One of the most important, yet undervalued, aspects of marketing ebooks is called METADATA. Because metadata is information that isn't seen by a reader, it's often overlooked by authors and publishers. But its importance in helping readers find books in which they're interested can't be overstated.
The concept of metadata, like so much that has to do with ebooks, comes from HTML, the code language of web pages. Included in the information are keywords, the subject of which are contained in the web page. A search engine, such as Google or Yahoo, scans the internet for keywords which match the terms in a search that someone is making.
For example, a page on fire safety might contain in its metadata portion (that viewers of the page won't see) terms such as “fire safety,” “smoke alarms,” “escape plans,” and so on. If someone goes to Google and searches for “smoke alarms,” this page may show up in the search results.
There is also a place for a description in a web page's metadata. In this example, it might be “An overview of what every homeowners can do to protect against the dangers of fire.” If the URL address of this web page comes up in search results, this short description will appear to help a searcher determine if this is relevant.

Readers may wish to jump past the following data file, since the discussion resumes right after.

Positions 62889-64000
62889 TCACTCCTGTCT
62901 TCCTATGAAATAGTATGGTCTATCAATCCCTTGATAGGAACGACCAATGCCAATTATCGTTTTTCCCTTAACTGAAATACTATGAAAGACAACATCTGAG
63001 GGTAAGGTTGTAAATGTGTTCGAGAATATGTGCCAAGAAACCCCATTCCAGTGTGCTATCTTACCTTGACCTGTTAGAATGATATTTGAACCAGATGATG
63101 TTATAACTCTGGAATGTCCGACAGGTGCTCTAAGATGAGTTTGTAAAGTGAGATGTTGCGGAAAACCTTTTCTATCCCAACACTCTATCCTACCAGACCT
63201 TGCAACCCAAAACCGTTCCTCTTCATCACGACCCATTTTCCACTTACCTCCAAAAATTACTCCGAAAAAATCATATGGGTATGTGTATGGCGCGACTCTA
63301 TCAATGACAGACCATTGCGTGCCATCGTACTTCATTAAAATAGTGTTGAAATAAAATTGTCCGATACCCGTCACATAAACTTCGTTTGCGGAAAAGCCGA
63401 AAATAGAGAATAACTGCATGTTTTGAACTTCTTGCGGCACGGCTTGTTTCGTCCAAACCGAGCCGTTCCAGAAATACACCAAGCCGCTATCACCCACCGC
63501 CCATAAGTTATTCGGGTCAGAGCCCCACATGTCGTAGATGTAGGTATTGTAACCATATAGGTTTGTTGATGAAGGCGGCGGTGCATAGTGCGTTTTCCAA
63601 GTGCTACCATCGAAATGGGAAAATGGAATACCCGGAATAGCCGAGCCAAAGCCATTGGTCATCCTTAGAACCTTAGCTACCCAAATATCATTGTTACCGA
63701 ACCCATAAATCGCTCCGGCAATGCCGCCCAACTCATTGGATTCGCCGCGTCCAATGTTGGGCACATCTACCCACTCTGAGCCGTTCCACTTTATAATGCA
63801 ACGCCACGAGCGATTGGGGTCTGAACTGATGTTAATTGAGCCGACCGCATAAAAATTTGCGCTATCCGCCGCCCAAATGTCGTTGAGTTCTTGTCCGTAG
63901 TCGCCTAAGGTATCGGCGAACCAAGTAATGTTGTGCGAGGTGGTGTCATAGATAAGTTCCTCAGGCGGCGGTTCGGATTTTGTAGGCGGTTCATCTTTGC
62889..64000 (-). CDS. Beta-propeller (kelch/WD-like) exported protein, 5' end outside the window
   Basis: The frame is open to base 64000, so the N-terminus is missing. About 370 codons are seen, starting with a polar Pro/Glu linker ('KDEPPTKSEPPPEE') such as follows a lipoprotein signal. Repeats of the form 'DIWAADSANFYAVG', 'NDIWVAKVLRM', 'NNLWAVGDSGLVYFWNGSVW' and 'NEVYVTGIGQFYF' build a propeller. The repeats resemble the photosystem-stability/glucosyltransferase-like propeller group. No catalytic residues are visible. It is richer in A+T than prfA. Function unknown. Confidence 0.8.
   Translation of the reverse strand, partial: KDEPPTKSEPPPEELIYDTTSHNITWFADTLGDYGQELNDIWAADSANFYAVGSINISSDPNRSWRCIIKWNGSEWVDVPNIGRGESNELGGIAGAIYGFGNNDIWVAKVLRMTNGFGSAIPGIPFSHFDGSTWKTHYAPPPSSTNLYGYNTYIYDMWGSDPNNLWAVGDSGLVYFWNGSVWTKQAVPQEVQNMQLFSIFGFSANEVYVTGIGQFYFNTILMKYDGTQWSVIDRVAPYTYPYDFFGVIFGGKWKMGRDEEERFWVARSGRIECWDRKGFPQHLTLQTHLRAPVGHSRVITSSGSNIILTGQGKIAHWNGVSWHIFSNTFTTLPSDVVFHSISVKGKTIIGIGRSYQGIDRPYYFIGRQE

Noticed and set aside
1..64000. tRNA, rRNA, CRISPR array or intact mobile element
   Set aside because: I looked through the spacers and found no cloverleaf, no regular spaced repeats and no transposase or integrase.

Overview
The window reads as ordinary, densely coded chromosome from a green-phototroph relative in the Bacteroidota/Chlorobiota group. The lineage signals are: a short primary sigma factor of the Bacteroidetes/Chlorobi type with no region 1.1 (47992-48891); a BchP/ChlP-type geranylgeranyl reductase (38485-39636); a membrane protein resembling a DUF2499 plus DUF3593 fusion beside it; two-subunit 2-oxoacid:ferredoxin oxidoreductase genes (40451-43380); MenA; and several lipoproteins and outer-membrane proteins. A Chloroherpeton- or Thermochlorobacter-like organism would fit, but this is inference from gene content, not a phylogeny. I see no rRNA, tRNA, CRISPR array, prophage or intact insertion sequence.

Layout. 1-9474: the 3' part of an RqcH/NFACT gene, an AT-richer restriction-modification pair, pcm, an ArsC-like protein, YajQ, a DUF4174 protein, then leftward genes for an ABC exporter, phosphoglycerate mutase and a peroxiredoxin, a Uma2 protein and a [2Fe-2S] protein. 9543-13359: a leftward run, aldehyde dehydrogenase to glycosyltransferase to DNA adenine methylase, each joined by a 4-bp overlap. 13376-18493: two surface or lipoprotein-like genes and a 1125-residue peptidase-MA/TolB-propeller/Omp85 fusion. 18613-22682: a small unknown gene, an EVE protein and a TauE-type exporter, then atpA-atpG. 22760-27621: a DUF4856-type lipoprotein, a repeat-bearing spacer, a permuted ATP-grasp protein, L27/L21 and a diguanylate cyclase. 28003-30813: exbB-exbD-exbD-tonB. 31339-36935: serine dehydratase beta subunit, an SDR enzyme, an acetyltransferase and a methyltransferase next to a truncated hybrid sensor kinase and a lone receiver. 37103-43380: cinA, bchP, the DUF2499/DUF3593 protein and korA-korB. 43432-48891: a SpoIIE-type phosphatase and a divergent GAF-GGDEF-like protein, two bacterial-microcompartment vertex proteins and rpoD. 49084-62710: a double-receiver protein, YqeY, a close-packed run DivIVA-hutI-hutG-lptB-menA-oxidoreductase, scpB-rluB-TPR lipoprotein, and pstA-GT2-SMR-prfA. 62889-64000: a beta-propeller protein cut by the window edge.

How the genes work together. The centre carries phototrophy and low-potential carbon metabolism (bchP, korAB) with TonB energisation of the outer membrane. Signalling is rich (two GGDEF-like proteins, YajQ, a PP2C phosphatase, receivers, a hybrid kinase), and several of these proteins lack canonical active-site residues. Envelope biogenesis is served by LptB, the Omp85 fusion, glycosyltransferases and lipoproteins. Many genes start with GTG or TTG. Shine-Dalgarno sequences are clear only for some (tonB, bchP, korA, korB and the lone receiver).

The top image shows the metadata for this web page, with the keywords highlighted in yellow and a page description highlighted in orange.
Metadata in an ebook works essentially the same way. You can see an example of ebook metadata in the lower image. Like in a web page, this information is hidden to the reader.
Instead of keywords, the comparable metadata is called subject, and multiple subjects are listed on separate lines (highlighted in yellow). In addition to an area for a brief description (highlighted in orange), there are places for book title, author, publisher and more.
As ebooks become more and more widespread, it will be come increasingly important for each book to have complete and correct metadata. Readers and book distributors will rely on searches for metadata to lead them to the books they want.
We always request our clients to supply us with a brief description and 5-7 subject keywords for metadata for each book.